Marcel Janco, who passed away on April 21, 1984, is best known as one of the founders of the Dada movement, an avant-garde art movement of the early twentieth century that rejected traditional art aesthetics. Janco’s history, however, is that of a man impassioned with finding new ways of expressing the world around him. After leaving the Dadaist movement, he was involved in numerous types of artistic movements and also spent a great deal of time in developing new styles of architecture.

As was the case with many European Jews, the rise of nationalism and the growing power of the Nazis in Germany inspired in Janco a new perspective on his Jewish identity. He found himself faced with outright anti-Semitism and a growing sympathy for Zionism. He visited Palestine and made arrangements for his family to emigrate, but they did not do so until after the Bucharest Pogrom in 1941.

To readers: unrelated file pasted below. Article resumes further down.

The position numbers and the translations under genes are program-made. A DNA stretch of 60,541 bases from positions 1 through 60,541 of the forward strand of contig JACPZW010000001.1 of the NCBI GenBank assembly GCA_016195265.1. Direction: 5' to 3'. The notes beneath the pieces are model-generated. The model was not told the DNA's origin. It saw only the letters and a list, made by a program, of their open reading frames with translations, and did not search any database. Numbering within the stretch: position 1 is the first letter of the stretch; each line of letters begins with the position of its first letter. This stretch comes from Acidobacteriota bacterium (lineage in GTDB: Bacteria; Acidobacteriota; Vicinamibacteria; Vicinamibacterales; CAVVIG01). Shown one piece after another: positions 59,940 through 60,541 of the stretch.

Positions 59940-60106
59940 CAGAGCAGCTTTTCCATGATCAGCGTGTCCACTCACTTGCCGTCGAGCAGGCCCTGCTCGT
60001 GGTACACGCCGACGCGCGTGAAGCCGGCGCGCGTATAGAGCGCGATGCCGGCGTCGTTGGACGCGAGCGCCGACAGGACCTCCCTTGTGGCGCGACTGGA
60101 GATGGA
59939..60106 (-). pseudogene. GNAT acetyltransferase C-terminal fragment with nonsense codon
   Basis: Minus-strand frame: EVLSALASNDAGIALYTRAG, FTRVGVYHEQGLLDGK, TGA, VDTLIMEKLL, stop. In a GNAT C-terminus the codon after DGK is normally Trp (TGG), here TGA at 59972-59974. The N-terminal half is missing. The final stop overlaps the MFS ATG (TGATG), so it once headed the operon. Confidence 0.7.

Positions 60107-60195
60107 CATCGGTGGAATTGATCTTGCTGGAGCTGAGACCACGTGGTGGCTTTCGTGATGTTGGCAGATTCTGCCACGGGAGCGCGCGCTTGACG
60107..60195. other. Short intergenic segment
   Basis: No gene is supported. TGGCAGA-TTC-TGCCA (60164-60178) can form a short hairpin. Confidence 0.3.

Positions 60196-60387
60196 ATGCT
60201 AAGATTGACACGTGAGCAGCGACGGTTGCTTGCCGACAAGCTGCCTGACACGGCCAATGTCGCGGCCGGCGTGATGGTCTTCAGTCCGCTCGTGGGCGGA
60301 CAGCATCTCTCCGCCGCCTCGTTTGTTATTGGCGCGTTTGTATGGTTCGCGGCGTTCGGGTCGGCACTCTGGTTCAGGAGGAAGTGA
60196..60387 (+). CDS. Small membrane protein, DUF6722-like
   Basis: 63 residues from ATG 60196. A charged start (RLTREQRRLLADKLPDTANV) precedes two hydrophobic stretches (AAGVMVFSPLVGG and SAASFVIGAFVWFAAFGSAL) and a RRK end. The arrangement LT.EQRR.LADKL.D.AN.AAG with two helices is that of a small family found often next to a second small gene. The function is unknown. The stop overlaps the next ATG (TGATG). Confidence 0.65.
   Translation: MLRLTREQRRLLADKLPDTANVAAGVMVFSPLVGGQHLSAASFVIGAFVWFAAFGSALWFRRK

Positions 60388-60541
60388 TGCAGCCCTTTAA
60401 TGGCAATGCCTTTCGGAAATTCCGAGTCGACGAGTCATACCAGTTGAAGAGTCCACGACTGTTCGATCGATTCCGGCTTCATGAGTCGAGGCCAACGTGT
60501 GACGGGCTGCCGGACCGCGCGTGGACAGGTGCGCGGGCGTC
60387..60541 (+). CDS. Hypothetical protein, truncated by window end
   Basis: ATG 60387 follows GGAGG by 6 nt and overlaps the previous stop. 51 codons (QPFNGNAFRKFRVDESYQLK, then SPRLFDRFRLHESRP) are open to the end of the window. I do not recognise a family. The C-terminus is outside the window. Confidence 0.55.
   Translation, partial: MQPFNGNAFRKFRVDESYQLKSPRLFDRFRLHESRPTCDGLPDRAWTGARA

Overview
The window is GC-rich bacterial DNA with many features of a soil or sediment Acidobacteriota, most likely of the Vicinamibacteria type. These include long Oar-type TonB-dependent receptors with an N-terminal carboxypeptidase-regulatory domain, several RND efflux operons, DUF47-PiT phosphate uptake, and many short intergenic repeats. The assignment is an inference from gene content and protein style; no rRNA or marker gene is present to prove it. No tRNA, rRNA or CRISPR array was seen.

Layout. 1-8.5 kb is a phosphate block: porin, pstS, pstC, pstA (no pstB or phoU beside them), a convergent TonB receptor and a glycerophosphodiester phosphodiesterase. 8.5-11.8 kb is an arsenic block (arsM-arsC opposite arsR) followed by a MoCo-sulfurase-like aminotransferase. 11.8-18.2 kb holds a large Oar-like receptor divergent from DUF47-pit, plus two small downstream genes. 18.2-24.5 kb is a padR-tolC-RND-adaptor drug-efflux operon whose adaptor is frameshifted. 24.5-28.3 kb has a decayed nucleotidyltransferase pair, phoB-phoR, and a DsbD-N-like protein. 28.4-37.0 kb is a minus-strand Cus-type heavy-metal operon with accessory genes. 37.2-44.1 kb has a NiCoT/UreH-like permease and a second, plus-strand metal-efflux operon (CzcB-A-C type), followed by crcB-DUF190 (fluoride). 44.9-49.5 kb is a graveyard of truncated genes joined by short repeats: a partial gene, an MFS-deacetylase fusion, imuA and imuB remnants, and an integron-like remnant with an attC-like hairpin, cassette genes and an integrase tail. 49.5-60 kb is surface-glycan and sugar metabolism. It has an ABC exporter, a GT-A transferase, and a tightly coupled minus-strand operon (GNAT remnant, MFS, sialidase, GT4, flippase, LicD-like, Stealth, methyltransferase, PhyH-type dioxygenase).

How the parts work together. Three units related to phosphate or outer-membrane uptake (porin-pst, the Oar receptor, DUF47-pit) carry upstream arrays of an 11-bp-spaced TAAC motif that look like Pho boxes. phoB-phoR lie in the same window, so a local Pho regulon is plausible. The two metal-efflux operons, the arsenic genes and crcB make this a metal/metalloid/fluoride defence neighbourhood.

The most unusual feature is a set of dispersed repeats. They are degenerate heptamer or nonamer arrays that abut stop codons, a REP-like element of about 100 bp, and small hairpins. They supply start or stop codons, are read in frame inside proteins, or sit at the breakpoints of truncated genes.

Janco’s career did not slow down with his change of country. While incorporating both his traumatic experiences and his new world in the burgeoning country of Israel, he continued to explore new ideas in art and architecture. He networked extensively with other artists and was one of the founders of the New Horizons artist group.  One of Janco’s greatest contributions to Israel’s art community was the development of an artists village named Ein Hod. Ein Hod is located near Haifa. Today, in addition to being home to numerous artists, Ein Hod is also the location of the Janco Dada Museum.

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